The commits panel lists recent commits and provides extensive rebasing operations on them. It also allows to work with the git reflog, a powerful way to undo certain git operations.
- Introduction to lazygit
- Deep dive: status panel
- Deep dive: files panel
- Deep dive: branches panel
- You're here: Deep dive: commits panel
- Deep dive: stash panel
The commits panel is the fourth panel from the top and thus has the hotkey 4.
In the above screenshot, the panel shows all recent commits of the checked out branch.
The commits panel operates on both the commits themselves and on the objects it contains. On the second tab, it provides an interface to the git reflog.
It offers a variety of actions in these areas, let's go through them.
Working with commits
Navigating the commit(s)
As with all other panels, navigate through the commits using ↓ and ↑.
To display the contents of a commit, press ↵. This will show a list of files that have been changed, and the respective diff on the right-hand side. Pressing enter again will focus the diff.
This opens a whole word of editing commits and patches that we'll be looking into in a different section.
Here are some of my common actions I do in that panel:
With staged changes in your files panel, you can amend it to any commit you selected it with A. Amending commits earlier than the latest commit will result in lazygit doing a rebase for you.
Squash and fixup
A lot of fun can be had in the panel with its rebasing capabilities.
Squash a commit down into the next neighbor (keeping its commit message) with s. Similarly, fixup f folds the commit down, discarding the commit's log message.
To create a new fixup commit for the selected commit, using the stages changes, use F.
This will keep the new commit until you manually rebase with
--autosquash, or you can use S to squash all fixup commits above the selected commit.
Lazygit provides an easy way to move and reorder commits by doing a rebase for you. Keep in mind that this might result in conflicts you need to resolve.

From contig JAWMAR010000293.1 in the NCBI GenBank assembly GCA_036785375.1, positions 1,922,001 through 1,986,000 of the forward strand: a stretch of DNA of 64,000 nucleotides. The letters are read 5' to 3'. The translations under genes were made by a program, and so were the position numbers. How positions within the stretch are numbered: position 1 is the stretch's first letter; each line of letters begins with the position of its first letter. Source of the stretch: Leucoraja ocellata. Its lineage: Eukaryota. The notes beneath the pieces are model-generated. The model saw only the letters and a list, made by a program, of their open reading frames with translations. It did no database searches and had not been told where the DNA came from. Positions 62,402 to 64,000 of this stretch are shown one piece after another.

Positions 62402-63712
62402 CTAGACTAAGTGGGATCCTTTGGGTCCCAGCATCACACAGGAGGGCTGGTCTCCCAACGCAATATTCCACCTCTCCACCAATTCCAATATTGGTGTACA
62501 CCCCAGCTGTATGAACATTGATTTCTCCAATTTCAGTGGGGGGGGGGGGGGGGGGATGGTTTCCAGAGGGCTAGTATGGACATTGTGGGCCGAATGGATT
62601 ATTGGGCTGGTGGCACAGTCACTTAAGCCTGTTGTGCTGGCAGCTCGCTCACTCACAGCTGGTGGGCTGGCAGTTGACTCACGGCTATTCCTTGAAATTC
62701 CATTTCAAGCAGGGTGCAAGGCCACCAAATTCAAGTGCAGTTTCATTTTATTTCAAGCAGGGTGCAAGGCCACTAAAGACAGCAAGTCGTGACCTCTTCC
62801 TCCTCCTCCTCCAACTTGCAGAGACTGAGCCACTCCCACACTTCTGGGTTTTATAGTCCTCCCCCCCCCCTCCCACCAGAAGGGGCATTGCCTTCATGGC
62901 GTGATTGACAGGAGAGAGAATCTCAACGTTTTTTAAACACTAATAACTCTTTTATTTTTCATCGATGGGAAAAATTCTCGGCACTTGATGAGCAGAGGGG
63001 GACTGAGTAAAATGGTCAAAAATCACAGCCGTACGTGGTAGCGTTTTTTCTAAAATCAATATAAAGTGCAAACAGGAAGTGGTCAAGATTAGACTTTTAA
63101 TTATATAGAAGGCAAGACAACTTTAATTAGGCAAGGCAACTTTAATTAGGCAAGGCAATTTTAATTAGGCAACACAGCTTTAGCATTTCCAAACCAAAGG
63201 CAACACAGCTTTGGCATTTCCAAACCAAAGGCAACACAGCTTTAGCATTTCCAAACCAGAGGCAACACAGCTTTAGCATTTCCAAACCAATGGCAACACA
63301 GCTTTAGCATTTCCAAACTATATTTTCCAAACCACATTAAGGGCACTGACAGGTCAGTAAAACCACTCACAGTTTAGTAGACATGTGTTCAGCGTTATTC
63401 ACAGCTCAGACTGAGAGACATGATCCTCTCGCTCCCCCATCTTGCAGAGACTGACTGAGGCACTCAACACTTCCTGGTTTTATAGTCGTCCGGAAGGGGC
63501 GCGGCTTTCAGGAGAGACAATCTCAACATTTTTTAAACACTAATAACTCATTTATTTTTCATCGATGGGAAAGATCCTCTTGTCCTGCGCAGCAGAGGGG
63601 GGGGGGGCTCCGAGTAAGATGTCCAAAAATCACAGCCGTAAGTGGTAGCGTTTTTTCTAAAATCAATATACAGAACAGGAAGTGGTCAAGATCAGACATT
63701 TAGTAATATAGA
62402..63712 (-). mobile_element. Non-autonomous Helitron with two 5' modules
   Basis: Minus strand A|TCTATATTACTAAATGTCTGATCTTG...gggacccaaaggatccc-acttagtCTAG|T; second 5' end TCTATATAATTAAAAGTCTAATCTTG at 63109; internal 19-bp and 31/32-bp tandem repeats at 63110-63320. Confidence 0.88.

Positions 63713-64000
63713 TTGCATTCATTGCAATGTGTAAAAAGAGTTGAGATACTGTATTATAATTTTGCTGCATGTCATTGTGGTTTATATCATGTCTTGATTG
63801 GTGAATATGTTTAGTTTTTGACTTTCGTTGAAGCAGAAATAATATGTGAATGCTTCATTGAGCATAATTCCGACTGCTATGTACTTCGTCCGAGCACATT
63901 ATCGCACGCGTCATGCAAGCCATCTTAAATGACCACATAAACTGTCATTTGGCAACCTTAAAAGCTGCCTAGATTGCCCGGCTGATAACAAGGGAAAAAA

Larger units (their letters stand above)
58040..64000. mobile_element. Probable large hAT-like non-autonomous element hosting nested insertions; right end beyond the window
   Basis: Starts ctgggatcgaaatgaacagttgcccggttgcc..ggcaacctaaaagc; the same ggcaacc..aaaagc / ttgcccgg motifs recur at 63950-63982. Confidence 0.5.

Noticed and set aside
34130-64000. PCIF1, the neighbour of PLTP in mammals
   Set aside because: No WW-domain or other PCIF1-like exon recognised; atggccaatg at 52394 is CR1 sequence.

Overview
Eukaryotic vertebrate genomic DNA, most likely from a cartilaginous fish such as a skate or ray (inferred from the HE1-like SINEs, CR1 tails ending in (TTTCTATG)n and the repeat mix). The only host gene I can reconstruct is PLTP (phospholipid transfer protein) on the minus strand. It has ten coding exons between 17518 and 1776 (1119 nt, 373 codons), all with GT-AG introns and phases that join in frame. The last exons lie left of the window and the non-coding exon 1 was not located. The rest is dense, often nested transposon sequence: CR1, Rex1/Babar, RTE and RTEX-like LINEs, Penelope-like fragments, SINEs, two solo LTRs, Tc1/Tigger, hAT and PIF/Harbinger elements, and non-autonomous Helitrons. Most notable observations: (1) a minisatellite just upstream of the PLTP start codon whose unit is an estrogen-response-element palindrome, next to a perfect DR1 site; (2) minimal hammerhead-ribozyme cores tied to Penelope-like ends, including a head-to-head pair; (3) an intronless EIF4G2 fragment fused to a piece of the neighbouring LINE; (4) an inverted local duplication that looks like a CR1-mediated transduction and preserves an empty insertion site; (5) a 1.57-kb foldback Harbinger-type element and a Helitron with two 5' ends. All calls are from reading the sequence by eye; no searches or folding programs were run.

To move a commit down, use CTRL+j. To move up, use CTRL+k.
Editing commit messages
You can edit the commit message with lazygit with r, or with your external editor using uppercase R.
To select one or multiple commits for cherry picking, use uppercaseC. You can then switch to another branch and apply them with v.
To add a new commit that reverts the given commit, run t.
You can delete the commit message with lazygit with d. A confirmation will be shown. Note that this will also result in a rebase if you're not deleting the top-most commit.
Commit files and patches
To show the contents of a commit, use the enter key ↵. It replaces the panel with the contents of that commit, showing the files changed.
It behaves very similarly as the files section with a few interesting differences handling the commit's patches. Navigate the files ↓ and ↑ to change the focused file you work on.
When you entered the committed files of a commit and navigated to a file, press ↵ again to navigate to the selected file. This moves the focus to the main panel. Open the selected file with e or open it with o.
Deleting a change
With a file selected, you can delete the entire changes to that file with d. A confirmation dialog will be shown before the rebase takes place.
Creating custom patches
This is probably the most stunning feature of this entire panel. You can extract, remove, or reverse patches created from changes within this commit.
This warrants its own post later on, but we're briefly looking at it here. Think of a custom patch as a separate staging area, that you can add or remove files and hunks to.
To toggle an entire file for the custom patch, use ␣. When within a file in the main section, add lines or hunks to the custom patch in the same fashion as described in the files panel.
The custom patch you're building is shown in the main section as a separate panel.
When you're done building the custom patch, type CTRL+p to open the custom patch menu.
- Reset patch cancel the custom patch, resetting any selections you've made
- Apply patch Run
git applywith the patch here (this won't do anything if the patch is from this commit)
- Apply patch in reverse Run
git apply --reversewith the patch here
- Remove patch from original commit Removes the selected changes from this commit and discards it! (Results in rebase)
- Move patch into new index Removes the selected changes from this commit and adds it to the stash (Results in rebase)
- Move patch into new commit Removes the selected changes from this commit and adds a new commit with the changes. The commit message will be "Split from <this commit>"
Move to the reflog tab with ]. It gives you a representation of the reflog similar to the commits panel itself.
From here, you can navigate ↓ and ↑ and restore an older version of the reflog with the space key ␣.
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